Luckily, I knew a guy who produced videos for a living and it made a huge difference in the end product. From getting the right lighting, angles, panning, and sound, he thought of so many things that I wouldn’t have ever paid attention to.
So, for a professional-looking video that highlights your team, I would highly recommend hiring someone who knows what they’re doing. The cost to hire a professional videographer will vary depending on where you are, but hiring one will save you the time and headache of trying to do it yourself, and it will certainly be an investment for your team’s online presence.
On the other hand, action shots from games and less elaborate video content can easily be created by amateurs.
So if you’re thinking about creating our own videos, here are some good tips to keep in mind.
General Preparation Tips for Shooting Sports Team Videos
Creating videos is unfortunately not as easy as rolling a camera and hoping for the best. It involves a lot thinking, story boarding, and preparation. Here’s how to get started.
Before you can start planning your video, you need to have some sort of idea about what you want. So the first thing is to do some research and get some inspiration.
If your plan is to film your own games and matches, a good place to start is to watch a lot of TV.
You heard me right. Have a game night with your friends and teammates to observe how professional sports is broadcasted on TV.
However, instead of being a fan on the sidelines, this time pay close attention to the way the TV station is presenting the game to you.
Sports videographers are working behind the scenes to deliver this action packed footage. Unfortunately they’re using a lot of expensive equipment that I’m not expecting you to have, which makes it hard to recreate the same footage, but be sure to pay close attention. As professionals, they’ve perfected the art of filming sporting events and there’s certainly a thing or two you can learn from them.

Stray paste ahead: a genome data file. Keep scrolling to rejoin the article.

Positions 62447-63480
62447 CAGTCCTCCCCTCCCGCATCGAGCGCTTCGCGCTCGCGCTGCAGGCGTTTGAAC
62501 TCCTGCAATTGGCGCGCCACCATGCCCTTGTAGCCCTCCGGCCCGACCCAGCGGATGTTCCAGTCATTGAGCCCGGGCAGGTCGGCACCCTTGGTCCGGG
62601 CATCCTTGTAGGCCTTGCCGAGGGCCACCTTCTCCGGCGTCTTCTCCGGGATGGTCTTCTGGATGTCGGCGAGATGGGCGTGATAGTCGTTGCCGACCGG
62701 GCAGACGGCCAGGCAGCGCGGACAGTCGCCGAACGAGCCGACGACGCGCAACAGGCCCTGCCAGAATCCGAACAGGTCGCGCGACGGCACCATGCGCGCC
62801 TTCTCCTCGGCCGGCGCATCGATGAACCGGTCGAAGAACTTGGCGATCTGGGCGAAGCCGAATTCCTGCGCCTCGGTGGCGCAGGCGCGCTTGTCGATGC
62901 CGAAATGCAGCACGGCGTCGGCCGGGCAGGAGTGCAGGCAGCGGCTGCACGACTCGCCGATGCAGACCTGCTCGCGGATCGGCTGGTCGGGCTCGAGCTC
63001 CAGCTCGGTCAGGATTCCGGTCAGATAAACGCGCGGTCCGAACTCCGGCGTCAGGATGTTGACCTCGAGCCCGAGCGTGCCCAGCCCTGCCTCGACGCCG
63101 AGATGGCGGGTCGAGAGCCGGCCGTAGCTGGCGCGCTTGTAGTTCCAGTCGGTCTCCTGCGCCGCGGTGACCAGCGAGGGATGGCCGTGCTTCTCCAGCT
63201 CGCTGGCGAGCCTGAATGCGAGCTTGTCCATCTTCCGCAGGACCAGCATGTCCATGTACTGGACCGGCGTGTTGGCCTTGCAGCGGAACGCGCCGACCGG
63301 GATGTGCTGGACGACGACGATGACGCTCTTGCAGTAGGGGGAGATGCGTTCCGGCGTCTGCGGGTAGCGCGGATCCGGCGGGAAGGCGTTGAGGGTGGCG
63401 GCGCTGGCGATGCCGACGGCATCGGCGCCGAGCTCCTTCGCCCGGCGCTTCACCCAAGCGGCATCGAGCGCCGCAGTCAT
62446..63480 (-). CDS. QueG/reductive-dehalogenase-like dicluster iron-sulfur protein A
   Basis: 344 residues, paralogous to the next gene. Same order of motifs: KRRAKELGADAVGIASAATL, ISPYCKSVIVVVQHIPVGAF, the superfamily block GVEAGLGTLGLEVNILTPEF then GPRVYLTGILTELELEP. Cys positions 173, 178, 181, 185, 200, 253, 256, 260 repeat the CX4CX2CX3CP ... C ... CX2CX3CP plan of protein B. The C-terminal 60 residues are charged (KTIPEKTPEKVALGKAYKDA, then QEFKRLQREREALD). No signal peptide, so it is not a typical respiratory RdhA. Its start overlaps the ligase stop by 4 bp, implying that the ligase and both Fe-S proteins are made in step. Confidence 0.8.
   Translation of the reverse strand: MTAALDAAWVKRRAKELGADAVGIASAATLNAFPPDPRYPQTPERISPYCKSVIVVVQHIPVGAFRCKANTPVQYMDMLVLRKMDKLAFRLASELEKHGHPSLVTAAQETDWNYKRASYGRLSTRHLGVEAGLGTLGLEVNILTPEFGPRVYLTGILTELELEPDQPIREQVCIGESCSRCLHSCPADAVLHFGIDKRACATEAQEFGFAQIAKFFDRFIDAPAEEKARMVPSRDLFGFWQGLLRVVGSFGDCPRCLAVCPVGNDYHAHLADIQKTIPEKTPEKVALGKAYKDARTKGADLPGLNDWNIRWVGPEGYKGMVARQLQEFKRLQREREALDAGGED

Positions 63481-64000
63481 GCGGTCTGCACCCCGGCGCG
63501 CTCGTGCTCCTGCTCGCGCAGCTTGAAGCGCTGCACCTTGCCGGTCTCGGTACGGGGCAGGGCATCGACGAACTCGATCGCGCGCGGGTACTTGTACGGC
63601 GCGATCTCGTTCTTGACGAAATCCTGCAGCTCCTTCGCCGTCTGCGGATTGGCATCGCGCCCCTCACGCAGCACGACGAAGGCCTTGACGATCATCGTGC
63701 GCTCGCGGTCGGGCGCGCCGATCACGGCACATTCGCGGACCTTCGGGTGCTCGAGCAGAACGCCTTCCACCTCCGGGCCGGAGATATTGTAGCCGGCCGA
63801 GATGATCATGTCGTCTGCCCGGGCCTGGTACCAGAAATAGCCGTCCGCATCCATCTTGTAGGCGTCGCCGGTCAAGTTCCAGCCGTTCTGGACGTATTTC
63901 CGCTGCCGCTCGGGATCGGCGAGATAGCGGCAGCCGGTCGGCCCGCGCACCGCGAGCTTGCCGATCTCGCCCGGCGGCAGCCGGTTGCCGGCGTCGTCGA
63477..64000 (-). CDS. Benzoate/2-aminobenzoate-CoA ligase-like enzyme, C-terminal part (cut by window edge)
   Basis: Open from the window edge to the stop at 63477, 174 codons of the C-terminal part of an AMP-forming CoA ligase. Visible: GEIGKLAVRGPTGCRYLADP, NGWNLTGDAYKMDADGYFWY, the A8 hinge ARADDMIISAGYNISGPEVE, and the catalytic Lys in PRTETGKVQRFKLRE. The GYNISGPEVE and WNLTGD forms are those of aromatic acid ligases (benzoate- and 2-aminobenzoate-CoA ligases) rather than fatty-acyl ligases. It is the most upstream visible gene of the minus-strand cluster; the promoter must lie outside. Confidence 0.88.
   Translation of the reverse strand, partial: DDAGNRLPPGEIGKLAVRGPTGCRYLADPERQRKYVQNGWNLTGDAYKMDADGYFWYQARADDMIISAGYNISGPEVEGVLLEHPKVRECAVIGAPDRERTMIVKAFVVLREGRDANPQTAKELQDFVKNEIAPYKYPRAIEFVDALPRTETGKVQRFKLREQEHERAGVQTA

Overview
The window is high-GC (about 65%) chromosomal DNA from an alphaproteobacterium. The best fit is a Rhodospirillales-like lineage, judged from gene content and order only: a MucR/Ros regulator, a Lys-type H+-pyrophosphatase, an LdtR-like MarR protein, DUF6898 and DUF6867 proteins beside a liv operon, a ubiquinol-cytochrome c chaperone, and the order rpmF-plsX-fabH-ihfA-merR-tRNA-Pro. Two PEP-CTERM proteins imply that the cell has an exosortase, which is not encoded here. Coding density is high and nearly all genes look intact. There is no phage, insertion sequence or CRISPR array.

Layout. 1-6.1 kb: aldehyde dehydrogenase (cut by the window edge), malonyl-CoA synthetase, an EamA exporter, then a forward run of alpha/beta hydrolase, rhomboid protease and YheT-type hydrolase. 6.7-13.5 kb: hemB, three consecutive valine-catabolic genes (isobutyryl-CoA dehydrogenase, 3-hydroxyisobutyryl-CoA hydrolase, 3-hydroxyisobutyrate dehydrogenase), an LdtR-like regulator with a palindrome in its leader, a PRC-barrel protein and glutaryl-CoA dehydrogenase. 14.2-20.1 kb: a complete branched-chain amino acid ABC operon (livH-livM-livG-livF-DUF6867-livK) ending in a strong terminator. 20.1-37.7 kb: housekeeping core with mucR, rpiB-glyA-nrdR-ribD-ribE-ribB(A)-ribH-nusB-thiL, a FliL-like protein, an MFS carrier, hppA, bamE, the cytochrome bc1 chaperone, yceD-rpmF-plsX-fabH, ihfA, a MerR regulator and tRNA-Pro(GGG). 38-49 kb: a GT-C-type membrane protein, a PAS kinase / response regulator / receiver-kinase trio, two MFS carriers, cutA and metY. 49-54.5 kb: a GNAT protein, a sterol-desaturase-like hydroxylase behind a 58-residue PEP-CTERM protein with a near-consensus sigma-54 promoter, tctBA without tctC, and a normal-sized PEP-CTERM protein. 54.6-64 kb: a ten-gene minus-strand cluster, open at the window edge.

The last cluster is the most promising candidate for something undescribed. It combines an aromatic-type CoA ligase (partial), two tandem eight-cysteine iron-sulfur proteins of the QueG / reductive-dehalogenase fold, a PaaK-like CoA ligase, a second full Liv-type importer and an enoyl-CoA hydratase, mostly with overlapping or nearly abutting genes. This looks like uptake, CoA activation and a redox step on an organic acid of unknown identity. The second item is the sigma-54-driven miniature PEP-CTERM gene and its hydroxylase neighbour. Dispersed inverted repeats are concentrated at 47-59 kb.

Another great place to look for inspiration is the games’ news coverage where they condense a whole match into just a few shots. Very useful learning material.
Don’t forget to take notes!
Make a Plan
Failing to plan is planning to fail. Once you have filled your mind with different ideas, it’s time to put them into a coherent order. Create a storyboard for the scenes you want to capture, like they do for movies.
When you are planning your sports team video, a useful step is to think through the most important moments in your particular sport and how you can capture them.
Consider pre-game rituals, things that are special to your sport, important plays and other things that contribute to the excitement. This will help you come up with the content of your video.
After that, think through angles, shots and how to convey what’s going on to the viewer.
While you won’t be able to implement everything (especially in a live situation), it will force you to think through the narrative and how different parts of the game can be connected.
Once you’ve got your storyboard and narrative in order, there are also practical things that need to be planned like the location, time of day (for the best lightning), coordinating with the people in the video and — very important — the right equipment.
Having the proper gear is one of the most crucial ingredients for shooting a video.
In fact, one of the reasons why movies take such a long time to produce is because so many things have to come together to create a single shot. Think lighting, make up, effects and more.
While it won’t be as complicated as that for you, it’s important to keep in mind that there’s more to shooting a video than getting a camera and pointing it at the action.
So, let’s start with the camera.